Culture: art, artists, music, composers, dance, drama, architecture, design, philosophy, religion, grace and courtesy
Social Studies: current events, government, economics, commerce, volunteering & charity
Discovery & Invention: scientists, inventors, scientific method, inventions, simple machines

Source: www.montessoriforeveryone.com

The Second Great Lesson: Coming of Life

The Second Great Lesson involves the coming of life. This lesson revolves around the Timeline of Life, a long chart with pictures and information about microorganisms, plants, and animals that have lived (or now live) on the earth. The great diversity of life is emphasized, and special care is paid to the “jobs” that each living thing does to contribute to life on earth.

This lesson leads to the study of:

  • Biology: cells, organized groups, five kingdoms, specimens, dissection, observation, use of microscope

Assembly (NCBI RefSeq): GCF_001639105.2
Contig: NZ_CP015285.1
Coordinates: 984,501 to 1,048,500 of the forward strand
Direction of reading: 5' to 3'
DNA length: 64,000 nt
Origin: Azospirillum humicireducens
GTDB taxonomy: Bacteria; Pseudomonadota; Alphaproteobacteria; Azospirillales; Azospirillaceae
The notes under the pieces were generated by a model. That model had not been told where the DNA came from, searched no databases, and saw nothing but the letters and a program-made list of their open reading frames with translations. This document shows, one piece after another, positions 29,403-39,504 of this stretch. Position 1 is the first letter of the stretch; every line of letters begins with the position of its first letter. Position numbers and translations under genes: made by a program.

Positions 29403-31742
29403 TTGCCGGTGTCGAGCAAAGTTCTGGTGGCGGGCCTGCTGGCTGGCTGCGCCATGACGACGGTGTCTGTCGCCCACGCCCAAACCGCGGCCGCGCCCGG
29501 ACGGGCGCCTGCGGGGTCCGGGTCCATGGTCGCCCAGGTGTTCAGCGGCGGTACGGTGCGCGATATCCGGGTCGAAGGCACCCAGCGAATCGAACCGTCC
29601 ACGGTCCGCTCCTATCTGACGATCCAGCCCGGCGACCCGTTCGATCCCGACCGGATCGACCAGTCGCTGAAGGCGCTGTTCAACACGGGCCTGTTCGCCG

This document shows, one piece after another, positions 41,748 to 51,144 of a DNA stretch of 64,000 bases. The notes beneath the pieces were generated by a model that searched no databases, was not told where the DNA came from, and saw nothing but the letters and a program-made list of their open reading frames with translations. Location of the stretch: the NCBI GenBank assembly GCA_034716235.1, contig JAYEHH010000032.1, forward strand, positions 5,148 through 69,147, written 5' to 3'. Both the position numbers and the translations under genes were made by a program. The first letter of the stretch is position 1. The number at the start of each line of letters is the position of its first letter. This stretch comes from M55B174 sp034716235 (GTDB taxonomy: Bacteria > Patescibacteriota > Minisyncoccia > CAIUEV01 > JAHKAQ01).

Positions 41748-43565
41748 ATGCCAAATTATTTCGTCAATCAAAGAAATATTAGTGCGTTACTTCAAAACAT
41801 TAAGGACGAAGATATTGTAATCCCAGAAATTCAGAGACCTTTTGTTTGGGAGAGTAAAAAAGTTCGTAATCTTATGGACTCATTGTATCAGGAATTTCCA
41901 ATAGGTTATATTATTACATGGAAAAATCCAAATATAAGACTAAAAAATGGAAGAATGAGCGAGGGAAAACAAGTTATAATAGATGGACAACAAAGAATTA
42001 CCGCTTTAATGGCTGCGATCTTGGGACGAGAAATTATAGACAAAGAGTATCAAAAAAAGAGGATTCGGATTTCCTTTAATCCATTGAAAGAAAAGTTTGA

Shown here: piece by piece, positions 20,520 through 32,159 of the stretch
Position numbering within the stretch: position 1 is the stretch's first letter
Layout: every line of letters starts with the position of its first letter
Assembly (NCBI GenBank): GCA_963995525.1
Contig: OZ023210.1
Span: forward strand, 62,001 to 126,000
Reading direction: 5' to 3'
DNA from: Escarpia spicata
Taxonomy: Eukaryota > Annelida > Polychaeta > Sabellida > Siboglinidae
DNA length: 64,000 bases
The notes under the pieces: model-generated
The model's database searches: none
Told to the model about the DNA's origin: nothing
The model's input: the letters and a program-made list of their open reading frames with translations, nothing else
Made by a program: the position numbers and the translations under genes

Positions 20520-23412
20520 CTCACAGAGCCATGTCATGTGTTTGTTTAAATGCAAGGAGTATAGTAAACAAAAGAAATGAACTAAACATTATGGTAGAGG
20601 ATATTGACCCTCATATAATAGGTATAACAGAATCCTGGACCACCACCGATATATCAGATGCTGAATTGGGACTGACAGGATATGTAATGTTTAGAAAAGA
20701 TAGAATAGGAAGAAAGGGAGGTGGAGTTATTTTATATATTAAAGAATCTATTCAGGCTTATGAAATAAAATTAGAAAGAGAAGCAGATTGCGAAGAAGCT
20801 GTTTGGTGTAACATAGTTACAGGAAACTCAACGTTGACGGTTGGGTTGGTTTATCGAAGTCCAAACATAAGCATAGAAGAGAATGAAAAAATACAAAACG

• Botany: study of plants, classification, functions, parts of plants (seed, fruit, leaf, stem, root, flower), types of plants
  • Habitats: location, characteristics, food chains/webs, symbiosis, adaptation, ecosystems, conservation
  • Ancient Life: eras of the earth, evolution, extinction, fossil records, excavation
  • Animals: classification, needs, similarities/differences, human systems, nutrition, hygiene
  • Monera, Protista, and Fungi Kingdoms: what they are, classification, observation

Source: www.montessoriforeveryone.com

Montessori Elementary Curriculum:
 
First Great Lesson – Coming of the Universe and the Earth